Religious Affairs Division condemns killings in drug war

By: Patricia Ramos
October 31, 2017


The toll of the controversial War on Drugs has reached 12,000—coming from both police operations and vigilante-style killings. News of extrajudicial killings in the present administration has reached most of the headlines of newspapers and TV networks across the country. In these trying times, institutions such as the Catholic Church and other religious pro-life organizations, find themselves at great odds with the ideals and priorities of this government.

For the Colegio’s Vice President of Religious Affairs Division, Rev. Fr. Paul Lovell Javier, O.P., his stance is clear: These killings, that have in the past months taken the lives of mere minorities, have to stop.

In an interview with the LANCE, Fr. Javier maintained that these killings should be stopped because killing, in all aspects, is not in accordance with the will of God and that killing in this manner, due to the campaign against drugs, is not in conformity anymore with the laws and protocol of the law of the land.

“We (as a Catholic institution) continue to be the conscience of the people, to remind the people of our moral obligation through our preaching during mass,” Javier, or Father “Love” as he is referred to by peers and students, explained.

“I, somehow, incorporate EJK in my homilies,” he added. “Also, by participating in the church-organized activities, for example, prayer rally and the like and then in the Dominican order, we have this justice and peace so by participating in the activities being organized also by the Dominicans in the level of the Colegio. Just recently we had this “Love for Humanity” wherein we expressed; we are denouncing the killings, the rampant killings that are happening in the society. I do believe hindi nakasalalay sa iisang tao ang laban na ito kundi sa bawat isa sa atin.”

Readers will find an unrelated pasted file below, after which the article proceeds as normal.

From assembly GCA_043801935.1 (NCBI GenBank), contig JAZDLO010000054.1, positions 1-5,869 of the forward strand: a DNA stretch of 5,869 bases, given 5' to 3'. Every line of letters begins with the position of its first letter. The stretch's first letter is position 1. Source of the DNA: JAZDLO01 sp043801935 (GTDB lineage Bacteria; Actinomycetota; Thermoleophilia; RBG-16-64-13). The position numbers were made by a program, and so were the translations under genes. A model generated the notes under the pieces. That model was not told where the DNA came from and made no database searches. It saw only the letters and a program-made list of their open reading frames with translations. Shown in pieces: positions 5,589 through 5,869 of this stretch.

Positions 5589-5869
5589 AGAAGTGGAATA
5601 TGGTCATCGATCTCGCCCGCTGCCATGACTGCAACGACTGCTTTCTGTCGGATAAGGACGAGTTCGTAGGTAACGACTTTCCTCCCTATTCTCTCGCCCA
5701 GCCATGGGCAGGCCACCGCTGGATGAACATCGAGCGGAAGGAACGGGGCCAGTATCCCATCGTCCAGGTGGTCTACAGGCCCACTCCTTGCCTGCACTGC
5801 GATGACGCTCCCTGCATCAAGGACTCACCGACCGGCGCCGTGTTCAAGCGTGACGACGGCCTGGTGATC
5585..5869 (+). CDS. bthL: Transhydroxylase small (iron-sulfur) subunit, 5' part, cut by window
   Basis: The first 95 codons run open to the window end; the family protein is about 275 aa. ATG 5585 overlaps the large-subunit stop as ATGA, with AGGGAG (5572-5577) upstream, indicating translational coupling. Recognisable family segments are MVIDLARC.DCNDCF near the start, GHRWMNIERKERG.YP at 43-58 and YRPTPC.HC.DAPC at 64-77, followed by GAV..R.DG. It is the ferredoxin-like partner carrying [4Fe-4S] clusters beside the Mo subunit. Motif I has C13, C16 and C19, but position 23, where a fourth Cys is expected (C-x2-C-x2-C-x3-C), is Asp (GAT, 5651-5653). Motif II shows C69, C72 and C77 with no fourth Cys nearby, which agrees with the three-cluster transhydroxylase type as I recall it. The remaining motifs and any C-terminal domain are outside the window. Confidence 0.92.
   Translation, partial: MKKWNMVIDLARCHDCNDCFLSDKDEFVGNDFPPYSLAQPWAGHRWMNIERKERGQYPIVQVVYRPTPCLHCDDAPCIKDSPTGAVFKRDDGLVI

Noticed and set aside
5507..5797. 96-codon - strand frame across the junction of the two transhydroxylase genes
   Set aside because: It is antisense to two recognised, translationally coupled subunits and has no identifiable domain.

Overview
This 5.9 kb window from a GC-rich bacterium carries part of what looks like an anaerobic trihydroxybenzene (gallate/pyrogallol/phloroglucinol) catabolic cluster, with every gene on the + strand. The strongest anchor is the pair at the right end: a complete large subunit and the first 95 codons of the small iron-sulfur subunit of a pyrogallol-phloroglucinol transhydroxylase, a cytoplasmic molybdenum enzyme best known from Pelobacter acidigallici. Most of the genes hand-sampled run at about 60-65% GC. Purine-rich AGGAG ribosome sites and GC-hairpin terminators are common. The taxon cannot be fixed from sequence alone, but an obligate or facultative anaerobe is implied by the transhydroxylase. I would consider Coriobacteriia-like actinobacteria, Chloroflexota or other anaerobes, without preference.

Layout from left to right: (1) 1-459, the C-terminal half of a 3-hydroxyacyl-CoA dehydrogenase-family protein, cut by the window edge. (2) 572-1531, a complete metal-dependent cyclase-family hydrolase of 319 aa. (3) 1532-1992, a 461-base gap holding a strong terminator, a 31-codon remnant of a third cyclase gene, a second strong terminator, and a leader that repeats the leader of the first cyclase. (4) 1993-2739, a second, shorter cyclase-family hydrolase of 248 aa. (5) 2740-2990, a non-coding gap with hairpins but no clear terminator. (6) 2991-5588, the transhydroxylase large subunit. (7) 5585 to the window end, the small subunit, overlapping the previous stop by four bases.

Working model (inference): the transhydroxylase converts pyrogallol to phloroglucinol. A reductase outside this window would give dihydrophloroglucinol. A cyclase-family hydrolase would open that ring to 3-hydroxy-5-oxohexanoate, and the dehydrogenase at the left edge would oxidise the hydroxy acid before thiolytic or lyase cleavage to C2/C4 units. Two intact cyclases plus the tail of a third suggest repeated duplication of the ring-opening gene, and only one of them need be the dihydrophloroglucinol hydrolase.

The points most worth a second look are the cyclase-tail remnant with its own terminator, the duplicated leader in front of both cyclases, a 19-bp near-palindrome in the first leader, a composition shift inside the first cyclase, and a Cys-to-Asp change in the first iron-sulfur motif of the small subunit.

In a recent statement by the National Council of Churches in the Philippines or NCCP, an ecumenical fellowship of non-Roman Catholic denominations in the Philippines working for unity in faith and order, it read that it was supportive of the Duterte administration’s campaign against illegal drug use, but appalled at the way the war on drugs is being handled.

“Stop the slaughter! End impunity!” was the plea of the latest statement from NCCP wherein it emphasized their stand about the gruesome manner of deaths in our country, while reiterating their belief that human beings are created in the image of God and that the dignity that is inherent in that image is diminished each time a human right is violated.

The Catholic Bishops’ Conference of the Philippines or CBCP, on the other hand, posted an article on their website regarding their thoughts about the recent killings of teenagers that triggered public outrage. According to the article, the bishops of CBCP reiterated that they stand firmly against drugs and the death drugs have caused, but killing is not the solution to the problem. The article ended with a phrase from the church officials saying that “we must not fight the darkness with the spark of bullets but with the light of Christ.”

In addition, Asst. Prof. Rodio Batayen, a faculty member of the Religious Education Area of the Colegio said that the wave of killings is quite alarming knowing that the victims are teenagers; it makes him sad since he is a father of two children. As a Filipino, he feels that he is obligated to condemn these killings. Asked about what he plans to do to address this situation, he added, “As a teacher in a Catholic school, I always make it a point that I integrate into my lessons issues affecting our country. But I believe this is not enough, I have to do something more, but at least this is a good start.

In the same breath, an open letter from our rector and president, Rev. Fr. Clarence Victor C. Marquez, OP, was posted on the official Facebook Page of the Colegio last August 23. The letter was addressed to the parents of Kian Loyd Delos Santos, one of the teenagers mercilessly killed during an alleged anti-drug operation. The letter was a fortification, that the Colegio’s stand on this issue is that it is an advocate of life, and believes that life is sacred and that no one has the right to take away one's right to live.